So after eating my body weight in shell fish in St. Malo, we made our way across the width of France (pretty much) to Epinal
in the Vosges Mountains
for the Imaginales
Festival. It was a blast, Gentle Reader.
Self & Helen in front of Magic Mirrors Panel Room
was an epic stall at the train station on the way there, when our lay
over of two hours turned into six. I managed to convince the cafe there
to give me hot boiled water (with their tea bag, which I rejected in
favor of my own, Lipton indeed!
) and a side of cold whole milk. As I do not speak any French, I consider this my biggest victory of the whole trip.
Tea and three little beignets: apple, raspberry, chocolate
know most of these posts seem to be centered on food, but frankly,
that's my personality – entirely driven by my gullet. I know I may come
off as all writerly but, really, most of what I do in life centers
around food. I know, after reading my books, I am sure you are shocked
by this confession. Shocked! But now, on to Epinal.
Self taking in the hotel's lovely view of the park
Etonnants Voyageurs, Imaginales is fantasy centered. There didn't seem
to be all that much sci-fi even, although Urban Fantasy and Paranormal
Romance are certainly creeping in. The French, rather charmingly call
this sub-genre "Bit-Lit" (literature that bites). My books are
classified as Bit-Lit. (I always find it interesting as to where
marketing puts my series, given the books straddle so many sub genres.)
At Imaginales I palled about with a group of fellow American including
one of my oldest pro-circuit friends Ken Scholes
. Also Kristin Cashore
had come from St. Malo as well (a co-conspirator in bumbershoot
obsession - she loves the umbrella, I love the parasol, an East Coast
vs. West Coast thing?) and the marvelous Alexandra Ivy
joined us fresh off the plane.
American Invasion Team Fantasy: self, Ken, Kristin, Alexandra
had a wonderful time at Imaginles. Beforehand, everyone kept telling me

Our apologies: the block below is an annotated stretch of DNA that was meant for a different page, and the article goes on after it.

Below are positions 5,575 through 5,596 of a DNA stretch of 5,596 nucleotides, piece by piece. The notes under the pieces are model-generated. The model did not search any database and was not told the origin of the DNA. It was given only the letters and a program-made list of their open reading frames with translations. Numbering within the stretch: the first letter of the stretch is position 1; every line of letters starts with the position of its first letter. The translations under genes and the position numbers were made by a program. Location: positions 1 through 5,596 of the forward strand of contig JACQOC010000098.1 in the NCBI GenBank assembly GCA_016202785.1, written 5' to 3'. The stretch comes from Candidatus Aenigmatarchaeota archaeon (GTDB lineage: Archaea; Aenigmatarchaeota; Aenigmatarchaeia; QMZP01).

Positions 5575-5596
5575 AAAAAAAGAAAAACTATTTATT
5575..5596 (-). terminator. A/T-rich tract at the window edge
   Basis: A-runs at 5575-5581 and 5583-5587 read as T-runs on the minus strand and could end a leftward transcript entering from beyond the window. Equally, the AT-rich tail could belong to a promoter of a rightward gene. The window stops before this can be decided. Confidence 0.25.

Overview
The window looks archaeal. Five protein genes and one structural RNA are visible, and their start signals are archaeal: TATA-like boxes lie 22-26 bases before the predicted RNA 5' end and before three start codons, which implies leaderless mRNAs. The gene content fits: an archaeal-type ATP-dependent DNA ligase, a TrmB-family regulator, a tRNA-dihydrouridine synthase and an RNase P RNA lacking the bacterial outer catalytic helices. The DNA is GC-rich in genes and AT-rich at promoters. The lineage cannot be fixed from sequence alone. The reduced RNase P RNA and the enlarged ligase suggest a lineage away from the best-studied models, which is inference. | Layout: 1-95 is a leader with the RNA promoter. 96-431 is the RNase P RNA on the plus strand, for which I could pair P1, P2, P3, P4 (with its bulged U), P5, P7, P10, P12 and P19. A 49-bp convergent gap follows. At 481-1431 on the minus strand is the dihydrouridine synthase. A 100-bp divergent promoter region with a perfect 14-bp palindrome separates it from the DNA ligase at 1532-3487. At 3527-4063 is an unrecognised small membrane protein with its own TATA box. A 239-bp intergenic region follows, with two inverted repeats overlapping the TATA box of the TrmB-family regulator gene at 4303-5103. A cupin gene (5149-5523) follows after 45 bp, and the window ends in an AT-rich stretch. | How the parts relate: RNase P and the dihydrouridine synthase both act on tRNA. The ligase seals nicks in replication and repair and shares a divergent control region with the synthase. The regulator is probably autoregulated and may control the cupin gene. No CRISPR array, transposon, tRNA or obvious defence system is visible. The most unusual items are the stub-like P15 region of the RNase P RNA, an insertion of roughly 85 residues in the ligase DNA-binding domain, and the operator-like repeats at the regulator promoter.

it's very "family friendly." Which I took to mean full of children, but
which actually meant that everyone behaved like family and was super
chummy. There was a real sense of comradeship among the visiting authors
– American, Germans, and British alike. And I must say the translators
and industry folk who attended, seemed to be having just as much fun as
us authors. We got up to a great deal of raucous mischief. But when we
were out with the French, it was usually they who were the rowdiest, so I
refuse to take all the blame as the bonkers American. The Germans
behaved themselves though.
is a pretty big deal for Epinal, the mayor welcomed us, we appeared on
local TV, and the town restaurants threw open their proverbial doors.
A real TV Interview!
ate three times at the local vegetarian place (so called because it has
one meatless option on the menu and lots of healthy sides), twice at
the delicious pizza joint, and the rest time delved deep into local
cuisine. I even found tea!
Finding joy in a cup of tea
of the most unique experiences was the picnic, where French authors all
bring their favorite local dishes to share with the visitors. Alexandra
and I sallied forth into the madness and tried many a strange and
delicious items. I developed a passing fondness for what was called magret
(basically duck prosciutto
Experiencing the fated Picnic
thanks go out to the lovely Stephanie of Imaginales, and warmest of
wishes to all the volunteers, several of whom I wanted to take home in
my pocket they were so cute. Also Helen is the best interpertor evah
And I can't finish this post without mentioning my killer Orbit team,
who took amazingly good care of me and ushered the lost waif from one
event to the next with goodwill and the regular application of Author's
Oil (aka booze).
Stephanie and I pose in the interview zone.
You don't have to take my word for it, here's a blog all about me at Imaginales from the lovely Grande Dames of French bloggers
. I am particularly pleased to note the sea pig warranted a mention. You have heard of the sea pig